While attention has been focused on the Government’s overblown plans for expanding windpower, something extraordinary has been happening to solar energy. The prices of solar photovoltaic (pv) panels have been plummeting, wrong-footing even proponents of renewable energy.
In just the last two years, says a new report by the blue-chip Ernst and Young the average one-off installation price of pv panels has plunged from about £1.25 per watt of generating capacity to less than 95p. And in another two, it predicts, it will have crashed again to little more than 60p, which would mean that costs had halved in just four years.
Another estimate, by HIS iSuppli Market Intelligence is even more bullish, reckoning that the halving will have taken place by the end of next year.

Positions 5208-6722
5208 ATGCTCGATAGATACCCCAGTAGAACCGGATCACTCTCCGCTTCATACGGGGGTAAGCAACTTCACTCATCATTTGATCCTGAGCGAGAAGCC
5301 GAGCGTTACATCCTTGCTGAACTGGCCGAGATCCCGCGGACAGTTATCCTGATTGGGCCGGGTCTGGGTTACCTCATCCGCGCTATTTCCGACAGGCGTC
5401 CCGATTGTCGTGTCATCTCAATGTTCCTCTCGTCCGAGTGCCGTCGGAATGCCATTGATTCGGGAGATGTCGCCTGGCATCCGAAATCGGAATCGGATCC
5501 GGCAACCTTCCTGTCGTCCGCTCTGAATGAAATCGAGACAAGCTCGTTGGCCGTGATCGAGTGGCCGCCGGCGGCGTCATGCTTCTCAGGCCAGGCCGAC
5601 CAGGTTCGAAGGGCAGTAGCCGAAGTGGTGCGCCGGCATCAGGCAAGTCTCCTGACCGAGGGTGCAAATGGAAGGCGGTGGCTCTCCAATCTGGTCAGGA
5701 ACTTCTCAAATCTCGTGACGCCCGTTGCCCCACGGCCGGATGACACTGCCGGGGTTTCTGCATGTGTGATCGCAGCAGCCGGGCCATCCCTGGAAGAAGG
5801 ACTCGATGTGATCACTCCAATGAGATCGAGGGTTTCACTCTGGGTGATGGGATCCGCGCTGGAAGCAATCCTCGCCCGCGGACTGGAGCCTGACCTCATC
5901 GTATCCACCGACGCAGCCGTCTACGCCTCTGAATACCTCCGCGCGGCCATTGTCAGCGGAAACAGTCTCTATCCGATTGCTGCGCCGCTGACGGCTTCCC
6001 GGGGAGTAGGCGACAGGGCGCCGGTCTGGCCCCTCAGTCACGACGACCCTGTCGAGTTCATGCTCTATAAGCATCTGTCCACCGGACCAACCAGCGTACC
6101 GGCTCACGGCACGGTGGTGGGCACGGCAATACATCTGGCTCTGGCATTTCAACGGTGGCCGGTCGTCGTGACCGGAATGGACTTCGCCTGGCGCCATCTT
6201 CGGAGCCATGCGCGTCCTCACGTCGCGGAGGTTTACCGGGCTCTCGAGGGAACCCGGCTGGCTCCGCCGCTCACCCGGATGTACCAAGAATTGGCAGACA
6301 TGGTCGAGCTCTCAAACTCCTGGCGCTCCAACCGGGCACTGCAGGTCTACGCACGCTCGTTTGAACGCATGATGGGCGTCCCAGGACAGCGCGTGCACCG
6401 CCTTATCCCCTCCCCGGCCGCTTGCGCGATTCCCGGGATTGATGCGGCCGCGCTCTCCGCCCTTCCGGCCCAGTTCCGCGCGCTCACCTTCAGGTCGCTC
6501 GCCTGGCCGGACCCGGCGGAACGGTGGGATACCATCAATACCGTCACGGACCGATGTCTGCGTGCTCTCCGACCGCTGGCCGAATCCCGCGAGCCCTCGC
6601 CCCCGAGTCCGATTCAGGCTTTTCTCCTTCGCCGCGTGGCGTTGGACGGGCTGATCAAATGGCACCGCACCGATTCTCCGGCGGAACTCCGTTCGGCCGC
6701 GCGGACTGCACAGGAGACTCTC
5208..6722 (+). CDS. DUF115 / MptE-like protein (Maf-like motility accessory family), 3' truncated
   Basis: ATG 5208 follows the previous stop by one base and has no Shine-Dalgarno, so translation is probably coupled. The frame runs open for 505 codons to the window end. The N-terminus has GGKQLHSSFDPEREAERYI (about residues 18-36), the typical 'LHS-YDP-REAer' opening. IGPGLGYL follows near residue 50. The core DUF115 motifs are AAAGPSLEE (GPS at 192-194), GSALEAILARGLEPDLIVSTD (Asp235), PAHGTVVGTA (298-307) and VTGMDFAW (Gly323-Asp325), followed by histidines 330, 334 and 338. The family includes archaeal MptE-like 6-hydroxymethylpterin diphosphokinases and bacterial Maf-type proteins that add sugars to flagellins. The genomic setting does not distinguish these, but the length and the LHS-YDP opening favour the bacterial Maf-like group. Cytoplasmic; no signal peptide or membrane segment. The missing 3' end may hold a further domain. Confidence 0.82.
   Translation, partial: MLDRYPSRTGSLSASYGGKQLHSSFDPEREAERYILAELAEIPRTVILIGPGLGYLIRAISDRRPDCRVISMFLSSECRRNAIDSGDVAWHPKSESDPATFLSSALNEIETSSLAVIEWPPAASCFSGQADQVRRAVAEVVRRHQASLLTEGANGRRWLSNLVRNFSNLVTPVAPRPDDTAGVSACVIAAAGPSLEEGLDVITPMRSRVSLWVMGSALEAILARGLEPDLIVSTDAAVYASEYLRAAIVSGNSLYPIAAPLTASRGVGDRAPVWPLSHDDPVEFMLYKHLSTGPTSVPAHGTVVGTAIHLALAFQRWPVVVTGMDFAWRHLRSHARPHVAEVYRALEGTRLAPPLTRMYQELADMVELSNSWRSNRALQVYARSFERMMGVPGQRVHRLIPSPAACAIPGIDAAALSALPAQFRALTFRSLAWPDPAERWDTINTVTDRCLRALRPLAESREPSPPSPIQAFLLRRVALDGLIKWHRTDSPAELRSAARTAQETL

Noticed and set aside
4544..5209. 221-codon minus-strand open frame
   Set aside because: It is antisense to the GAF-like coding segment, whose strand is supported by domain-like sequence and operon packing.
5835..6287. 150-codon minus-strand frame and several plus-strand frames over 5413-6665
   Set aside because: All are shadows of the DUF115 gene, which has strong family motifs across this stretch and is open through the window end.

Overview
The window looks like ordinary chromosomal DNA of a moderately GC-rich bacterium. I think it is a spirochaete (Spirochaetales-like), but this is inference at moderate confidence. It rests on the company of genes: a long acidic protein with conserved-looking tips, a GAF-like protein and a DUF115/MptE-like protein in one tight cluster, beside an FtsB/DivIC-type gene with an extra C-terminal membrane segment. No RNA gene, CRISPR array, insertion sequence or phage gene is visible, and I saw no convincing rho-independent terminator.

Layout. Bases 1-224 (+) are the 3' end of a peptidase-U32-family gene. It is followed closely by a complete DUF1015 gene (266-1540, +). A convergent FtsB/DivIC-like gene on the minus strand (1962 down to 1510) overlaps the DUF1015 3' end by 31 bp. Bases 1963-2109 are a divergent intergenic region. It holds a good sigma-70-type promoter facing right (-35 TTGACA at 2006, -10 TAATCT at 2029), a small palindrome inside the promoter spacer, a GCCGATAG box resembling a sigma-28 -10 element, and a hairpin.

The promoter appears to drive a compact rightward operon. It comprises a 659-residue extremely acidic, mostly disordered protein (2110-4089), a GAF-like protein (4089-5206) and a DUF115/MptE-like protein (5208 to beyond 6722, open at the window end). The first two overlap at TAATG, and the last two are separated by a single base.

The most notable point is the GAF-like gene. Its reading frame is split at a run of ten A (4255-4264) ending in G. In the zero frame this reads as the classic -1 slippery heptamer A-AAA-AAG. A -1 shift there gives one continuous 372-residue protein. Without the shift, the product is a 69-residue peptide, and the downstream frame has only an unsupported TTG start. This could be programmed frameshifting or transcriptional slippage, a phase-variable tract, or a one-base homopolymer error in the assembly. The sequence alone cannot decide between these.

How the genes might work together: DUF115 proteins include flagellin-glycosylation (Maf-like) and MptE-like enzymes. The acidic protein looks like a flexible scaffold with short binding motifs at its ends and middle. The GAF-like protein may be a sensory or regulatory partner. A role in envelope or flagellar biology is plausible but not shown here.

And the Silicon-Valley-based Applied Materials reckons that by the end of this year producing electricity from the sun will cost the same as buying it from the grid in 18 countries – including Italy, Spain and Brazil – as well as its home state of California. That critical take-off point could come as soon as 2016 in the UK, but is unlikely to be later than 2019. By 2020, Applied Materials adds, more than 98 per cent of the world’s population will “have access to solar power at the sane cost as current residential power”.
All of which makes the official Committee on Climate Change –which last month concluded that solar power was too expensive to warrant attention in the short term, and instead backed nuclear energy as the cheapest low carbon source – look distinctly behind the times.